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Summary

Abstract for Ph.D. dissertation,

defended with excellence, September 2011 (external examiner: Jack Zipes):

Order and the literary rendering of chaos: children’s literature as knowledge, culture and social foundation (full PDF)

In English:

Ever since the human animal devised a system of technologies for abstract thought through language, the war on wilderness has become a one way path towards alienation, civilisation and literature. In this work, I examine how the civilised narrative orders experience by means of segregation, domestication, breeding, and extermination; whereas, I argue that the stories and narratives of wilderness project chaos and infinite possibilities for experiencing the world through a diverse community of life.

One of my goals in conducting this study on children’s literature as knowledge, culture and social foundation has been to bridge the gap between science and literature and to examine the interconnectedness of fiction and reality as a two-way road. Another aim has been to engage these narratives in a dialogue with each other as I trace their expression in the various disciplines and books written for both children and adults as well as analyse the manifestation of fictional narratives in real life. This is both an interand multi-disciplinary endeavour that is reflected in the combination of research methods drawn from anthropology and literary studies as well as in the content that traces the narratives of order and chaos, or civilisation and wilderness, in children’s literature and our world.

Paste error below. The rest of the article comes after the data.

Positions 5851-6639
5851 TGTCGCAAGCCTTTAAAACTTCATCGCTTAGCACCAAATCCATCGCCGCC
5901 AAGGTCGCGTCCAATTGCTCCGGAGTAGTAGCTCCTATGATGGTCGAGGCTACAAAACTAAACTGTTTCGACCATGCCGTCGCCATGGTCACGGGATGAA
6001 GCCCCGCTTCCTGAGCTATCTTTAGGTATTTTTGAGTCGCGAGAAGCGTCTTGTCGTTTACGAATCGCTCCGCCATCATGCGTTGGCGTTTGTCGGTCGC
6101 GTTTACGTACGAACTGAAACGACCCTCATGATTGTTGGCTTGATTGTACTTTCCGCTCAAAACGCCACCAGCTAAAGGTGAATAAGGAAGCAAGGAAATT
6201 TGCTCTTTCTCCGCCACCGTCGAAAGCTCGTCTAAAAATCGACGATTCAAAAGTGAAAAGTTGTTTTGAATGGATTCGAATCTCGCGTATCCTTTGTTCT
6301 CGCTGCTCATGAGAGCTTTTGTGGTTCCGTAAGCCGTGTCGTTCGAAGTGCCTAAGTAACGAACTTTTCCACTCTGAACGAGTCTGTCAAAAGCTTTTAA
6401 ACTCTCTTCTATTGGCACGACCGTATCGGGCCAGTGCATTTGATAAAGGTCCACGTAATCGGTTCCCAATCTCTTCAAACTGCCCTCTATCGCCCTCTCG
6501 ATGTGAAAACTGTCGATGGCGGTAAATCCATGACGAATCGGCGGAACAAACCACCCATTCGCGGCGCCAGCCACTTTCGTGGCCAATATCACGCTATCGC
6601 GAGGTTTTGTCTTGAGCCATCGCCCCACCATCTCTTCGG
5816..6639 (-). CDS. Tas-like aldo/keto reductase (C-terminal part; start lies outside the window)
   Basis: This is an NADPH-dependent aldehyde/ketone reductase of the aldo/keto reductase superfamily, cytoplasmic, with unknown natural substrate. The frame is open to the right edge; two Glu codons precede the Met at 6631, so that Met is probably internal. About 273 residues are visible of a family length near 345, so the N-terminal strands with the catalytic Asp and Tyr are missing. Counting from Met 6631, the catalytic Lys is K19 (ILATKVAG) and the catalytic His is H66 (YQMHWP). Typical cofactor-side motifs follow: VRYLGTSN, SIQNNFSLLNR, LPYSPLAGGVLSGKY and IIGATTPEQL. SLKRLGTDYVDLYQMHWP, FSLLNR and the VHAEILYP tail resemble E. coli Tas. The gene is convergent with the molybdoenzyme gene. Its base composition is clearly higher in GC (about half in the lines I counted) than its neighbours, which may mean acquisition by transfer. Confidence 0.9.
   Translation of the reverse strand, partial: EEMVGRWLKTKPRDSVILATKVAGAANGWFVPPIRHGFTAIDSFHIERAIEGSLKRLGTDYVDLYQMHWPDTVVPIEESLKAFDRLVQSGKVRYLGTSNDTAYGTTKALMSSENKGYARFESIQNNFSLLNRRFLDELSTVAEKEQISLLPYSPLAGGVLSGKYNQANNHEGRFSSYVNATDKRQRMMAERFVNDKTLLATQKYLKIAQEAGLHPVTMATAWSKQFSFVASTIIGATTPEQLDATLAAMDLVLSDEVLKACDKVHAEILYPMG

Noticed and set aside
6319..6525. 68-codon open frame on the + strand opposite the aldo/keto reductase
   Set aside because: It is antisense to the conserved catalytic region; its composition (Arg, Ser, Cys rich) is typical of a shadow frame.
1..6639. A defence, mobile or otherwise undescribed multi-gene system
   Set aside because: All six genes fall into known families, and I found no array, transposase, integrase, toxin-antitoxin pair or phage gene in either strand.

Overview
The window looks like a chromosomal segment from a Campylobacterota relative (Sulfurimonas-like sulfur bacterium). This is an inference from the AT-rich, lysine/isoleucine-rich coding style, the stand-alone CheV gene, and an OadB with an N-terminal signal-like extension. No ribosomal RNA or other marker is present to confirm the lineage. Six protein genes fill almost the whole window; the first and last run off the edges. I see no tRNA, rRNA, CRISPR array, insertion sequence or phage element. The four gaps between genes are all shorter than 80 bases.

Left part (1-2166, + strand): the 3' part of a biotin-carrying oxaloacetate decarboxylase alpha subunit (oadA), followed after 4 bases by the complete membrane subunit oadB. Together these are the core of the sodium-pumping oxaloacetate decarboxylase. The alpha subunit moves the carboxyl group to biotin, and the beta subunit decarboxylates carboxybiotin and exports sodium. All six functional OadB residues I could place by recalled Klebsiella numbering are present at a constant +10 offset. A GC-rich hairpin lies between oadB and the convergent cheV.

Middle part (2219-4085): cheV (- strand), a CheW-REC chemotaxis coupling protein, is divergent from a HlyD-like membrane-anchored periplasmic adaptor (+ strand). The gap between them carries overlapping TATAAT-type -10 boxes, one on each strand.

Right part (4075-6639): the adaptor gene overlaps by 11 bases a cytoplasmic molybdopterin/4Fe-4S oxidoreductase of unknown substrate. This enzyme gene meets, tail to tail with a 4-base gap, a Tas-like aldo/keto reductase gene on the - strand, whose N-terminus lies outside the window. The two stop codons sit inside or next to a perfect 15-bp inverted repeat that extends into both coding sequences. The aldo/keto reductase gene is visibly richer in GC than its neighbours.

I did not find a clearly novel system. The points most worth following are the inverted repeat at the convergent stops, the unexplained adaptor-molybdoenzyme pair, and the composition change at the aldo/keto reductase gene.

I have chosen to compare and contrast three fictional children’s books that offer three different real-world socio-economic paradigms, namely, A.A. Milne’s Winnie-the-Pooh projecting a civilised monarcho-capitalist world, Nikolai Nosov’s trilogy on The Adventures of Dunno and Friends as presenting the challenges and feats of an anarchosocialist society in evolution from primitivism towards technology, and Tove Jansson’s Moominbooks depicting chaos, anarchy, and wilderness that contain everything, including encounters with civilisation, but most of all an infinite love for the world.